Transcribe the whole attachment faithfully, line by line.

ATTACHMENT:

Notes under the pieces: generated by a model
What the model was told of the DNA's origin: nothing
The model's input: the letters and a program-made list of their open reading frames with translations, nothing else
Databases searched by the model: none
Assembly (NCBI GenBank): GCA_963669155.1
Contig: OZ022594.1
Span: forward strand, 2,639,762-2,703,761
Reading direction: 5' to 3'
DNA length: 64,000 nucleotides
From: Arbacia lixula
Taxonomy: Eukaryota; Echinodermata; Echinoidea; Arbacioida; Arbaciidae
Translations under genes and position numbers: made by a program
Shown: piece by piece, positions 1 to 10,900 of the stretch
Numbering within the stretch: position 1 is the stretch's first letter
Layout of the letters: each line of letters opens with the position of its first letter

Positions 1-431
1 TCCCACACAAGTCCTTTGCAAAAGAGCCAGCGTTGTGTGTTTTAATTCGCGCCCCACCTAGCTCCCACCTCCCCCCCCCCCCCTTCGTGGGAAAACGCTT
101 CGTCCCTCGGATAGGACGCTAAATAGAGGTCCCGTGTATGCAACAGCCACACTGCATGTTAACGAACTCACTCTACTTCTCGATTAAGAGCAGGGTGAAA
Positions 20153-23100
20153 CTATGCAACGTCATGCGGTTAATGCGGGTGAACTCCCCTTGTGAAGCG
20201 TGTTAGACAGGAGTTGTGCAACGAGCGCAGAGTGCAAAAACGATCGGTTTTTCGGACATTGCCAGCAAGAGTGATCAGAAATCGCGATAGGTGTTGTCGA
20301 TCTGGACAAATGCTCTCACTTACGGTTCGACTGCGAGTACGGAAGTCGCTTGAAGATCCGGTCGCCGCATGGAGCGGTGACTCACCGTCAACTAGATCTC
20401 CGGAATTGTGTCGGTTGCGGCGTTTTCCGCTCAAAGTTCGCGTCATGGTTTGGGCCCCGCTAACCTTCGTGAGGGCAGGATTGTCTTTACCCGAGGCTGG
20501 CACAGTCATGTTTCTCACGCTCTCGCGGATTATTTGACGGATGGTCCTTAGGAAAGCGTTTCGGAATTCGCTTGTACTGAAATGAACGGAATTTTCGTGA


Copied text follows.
Notes under the pieces: generated by a model
What the model was told of the DNA's origin: nothing
The model's input: the letters and a program-made list of their open reading frames with translations, nothing else
Databases searched by the model: none
Assembly (NCBI GenBank): GCA_963669155.1
Contig: OZ022594.1
Span: forward strand, 2,639,762-2,703,761
Reading direction: 5' to 3'
DNA length: 64,000 nucleotides
From: Arbacia lixula
Taxonomy: Eukaryota; Echinodermata; Echinoidea; Arbacioida; Arbaciidae
Translations under genes and position numbers: made by a program
Shown: piece by piece, positions 1 to 10,900 of the stretch
Numbering within the stretch: position 1 is the stretch's first letter
Layout of the letters: each line of letters opens with the position of its first letter

Positions 1-431
1 TCCCACACAAGTCCTTTGCAAAAGAGCCAGCGTTGTGTGTTTTAATTCGCGCCCCACCTAGCTCCCACCTCCCCCCCCCCCCCTTCGTGGGAAAACGCTT
101 CGTCCCTCGGATAGGACGCTAAATAGAGGTCCCGTGTATGCAACAGCCACACTGCATGTTAACGAACTCACTCTACTTCTCGATTAAGAGCAGGGTGAAA
Positions 20153-23100
20153 CTATGCAACGTCATGCGGTTAATGCGGGTGAACTCCCCTTGTGAAGCG
20201 TGTTAGACAGGAGTTGTGCAACGAGCGCAGAGTGCAAAAACGATCGGTTTTTCGGACATTGCCAGCAAGAGTGATCAGAAATCGCGATAGGTGTTGTCGA
20301 TCTGGACAAATGCTCTCACTTACGGTTCGACTGCGAGTACGGAAGTCGCTTGAAGATCCGGTCGCCGCATGGAGCGGTGACTCACCGTCAACTAGATCTC
20401 CGGAATTGTGTCGGTTGCGGCGTTTTCCGCTCAAAGTTCGCGTCATGGTTTGGGCCCCGCTAACCTTCGTGAGGGCAGGATTGTCTTTACCCGAGGCTGG
20501 CACAGTCATGTTTCTCACGCTCTCGCGGATTATTTGACGGATGGTCCTTAGGAAAGCGTTTCGGAATTCGCTTGTACTGAAATGAACGGAATTTTCGTGA